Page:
Three (More) Ways to Ensure Job Security in a Massive Shakeup

Photo courtesy:  Unsplash

Photo courtesy: Unsplash

Mass layoffs are part of corporate life. Rather than fear layoffs, a more pragmatic approach would be to accept them as reality and understand how to play this game strategically. Earlier in the year, I gave three ways to protect your job. Today, I give three more ways to protect your career during these corporate storms.

A quick recap of what we discussed before: Whether it is due to a trade war between countries, adoption of disruptive technologies, new government regulations, a new CEO with a new vision, or a host of other factors, a company at some point will decide it is time to downsize. So unless you work for the government, you will likely experience a mass layoff at least once, if not multiple times, before your career is over. You need to understand the rules of the game. The three we shared before were:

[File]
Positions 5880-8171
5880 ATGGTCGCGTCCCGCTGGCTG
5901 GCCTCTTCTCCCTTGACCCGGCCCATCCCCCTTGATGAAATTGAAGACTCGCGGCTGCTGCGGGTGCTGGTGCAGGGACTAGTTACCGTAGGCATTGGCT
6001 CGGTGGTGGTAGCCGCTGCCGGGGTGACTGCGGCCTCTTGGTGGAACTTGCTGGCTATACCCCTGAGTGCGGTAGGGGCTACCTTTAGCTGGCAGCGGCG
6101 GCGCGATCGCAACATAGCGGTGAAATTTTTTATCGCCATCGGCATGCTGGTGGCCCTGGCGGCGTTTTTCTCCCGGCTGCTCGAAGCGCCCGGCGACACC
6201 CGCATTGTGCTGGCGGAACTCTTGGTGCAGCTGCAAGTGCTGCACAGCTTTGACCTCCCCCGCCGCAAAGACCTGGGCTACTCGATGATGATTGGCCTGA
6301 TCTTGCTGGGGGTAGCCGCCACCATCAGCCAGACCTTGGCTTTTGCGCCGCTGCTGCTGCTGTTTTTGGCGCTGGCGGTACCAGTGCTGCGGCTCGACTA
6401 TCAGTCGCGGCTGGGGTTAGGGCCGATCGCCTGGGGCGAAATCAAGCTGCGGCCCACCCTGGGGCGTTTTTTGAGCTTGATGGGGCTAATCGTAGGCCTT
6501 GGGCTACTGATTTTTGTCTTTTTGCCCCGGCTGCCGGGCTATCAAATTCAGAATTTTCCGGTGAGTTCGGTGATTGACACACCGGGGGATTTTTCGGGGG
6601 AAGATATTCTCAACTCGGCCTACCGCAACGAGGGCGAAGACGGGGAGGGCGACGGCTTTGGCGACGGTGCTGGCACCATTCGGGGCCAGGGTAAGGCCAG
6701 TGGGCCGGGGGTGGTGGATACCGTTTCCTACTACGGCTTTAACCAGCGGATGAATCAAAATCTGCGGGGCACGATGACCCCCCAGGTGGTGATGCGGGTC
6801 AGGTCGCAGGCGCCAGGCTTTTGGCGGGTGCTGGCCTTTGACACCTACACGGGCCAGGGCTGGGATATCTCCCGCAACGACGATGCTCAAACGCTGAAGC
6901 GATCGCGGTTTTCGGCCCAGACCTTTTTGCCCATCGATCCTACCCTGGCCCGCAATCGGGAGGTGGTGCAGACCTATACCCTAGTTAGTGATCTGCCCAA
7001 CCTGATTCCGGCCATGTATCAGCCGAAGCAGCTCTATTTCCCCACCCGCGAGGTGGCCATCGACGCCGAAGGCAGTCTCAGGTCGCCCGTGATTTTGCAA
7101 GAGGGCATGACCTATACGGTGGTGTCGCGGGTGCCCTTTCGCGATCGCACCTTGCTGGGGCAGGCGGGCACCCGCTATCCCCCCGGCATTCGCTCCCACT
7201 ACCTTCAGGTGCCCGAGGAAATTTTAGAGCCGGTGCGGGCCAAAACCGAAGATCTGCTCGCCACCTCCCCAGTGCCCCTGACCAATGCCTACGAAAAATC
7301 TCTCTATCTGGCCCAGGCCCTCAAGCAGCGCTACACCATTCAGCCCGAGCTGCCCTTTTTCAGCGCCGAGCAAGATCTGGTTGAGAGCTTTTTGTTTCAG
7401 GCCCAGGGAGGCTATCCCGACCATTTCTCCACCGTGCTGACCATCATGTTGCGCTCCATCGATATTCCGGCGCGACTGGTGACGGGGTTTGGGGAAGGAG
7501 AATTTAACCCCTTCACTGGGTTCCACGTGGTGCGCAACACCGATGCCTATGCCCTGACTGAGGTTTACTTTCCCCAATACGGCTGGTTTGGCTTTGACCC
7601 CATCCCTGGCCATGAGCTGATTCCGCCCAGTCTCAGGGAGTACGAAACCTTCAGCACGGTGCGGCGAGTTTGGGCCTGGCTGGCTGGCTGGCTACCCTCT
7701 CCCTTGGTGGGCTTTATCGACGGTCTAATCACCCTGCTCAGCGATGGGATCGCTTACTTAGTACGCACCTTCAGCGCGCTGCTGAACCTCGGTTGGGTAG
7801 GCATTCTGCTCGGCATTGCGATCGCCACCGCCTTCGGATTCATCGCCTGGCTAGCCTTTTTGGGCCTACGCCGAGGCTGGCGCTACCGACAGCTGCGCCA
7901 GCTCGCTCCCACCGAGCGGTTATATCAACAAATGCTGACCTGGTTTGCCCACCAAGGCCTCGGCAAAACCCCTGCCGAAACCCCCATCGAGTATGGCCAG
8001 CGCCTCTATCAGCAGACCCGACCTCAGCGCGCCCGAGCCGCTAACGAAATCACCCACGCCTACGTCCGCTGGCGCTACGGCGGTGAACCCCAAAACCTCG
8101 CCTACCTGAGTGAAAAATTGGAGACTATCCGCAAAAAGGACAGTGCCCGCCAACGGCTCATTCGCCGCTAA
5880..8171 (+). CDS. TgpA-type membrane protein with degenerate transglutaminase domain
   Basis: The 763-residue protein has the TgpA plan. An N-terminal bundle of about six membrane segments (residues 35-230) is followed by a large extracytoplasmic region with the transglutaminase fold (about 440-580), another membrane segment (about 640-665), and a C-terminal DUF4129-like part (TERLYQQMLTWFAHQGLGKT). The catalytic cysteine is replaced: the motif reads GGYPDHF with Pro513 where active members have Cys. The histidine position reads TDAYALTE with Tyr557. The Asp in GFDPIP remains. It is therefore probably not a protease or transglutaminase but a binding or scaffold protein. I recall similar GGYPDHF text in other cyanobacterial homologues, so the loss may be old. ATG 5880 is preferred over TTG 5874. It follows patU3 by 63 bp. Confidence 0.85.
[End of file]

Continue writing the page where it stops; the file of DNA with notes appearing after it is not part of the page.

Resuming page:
·       Rule #1: Be at the core. Because, like in real estate, location is everything. Do all you can to be in a core department of your business. Core departments are those that are central to the raison d'être of the company. An example would be engineers in an engineering firm or accountants in an accounting firm. A variant of this rule that we didn’t touch on before is that the core doesn’t have to be a functional core like in the examples above. The core can also mean the division that is making a lot of money. There was a time when General Electric (GE), an electric appliance company, made a lot of money from its financial services. I imagine that those employees with business degrees at GE did just fine even though GE is a technical firm.  

·       Rule #2: Be a studious student and Rule #3: Be a likable teacher are cut from the same cloth. This is because those employees who are a few years in, as well as very old-timers, are the most at risk during a layoff. The former because they are perceived to be not as malleable as newbies, and the latter because they are seen as being too expensive to keep. To challenge this stereotype, you need to be a rabid learner and a generous teacher.

Rule #4: Cultivate and leverage both strong and weak ties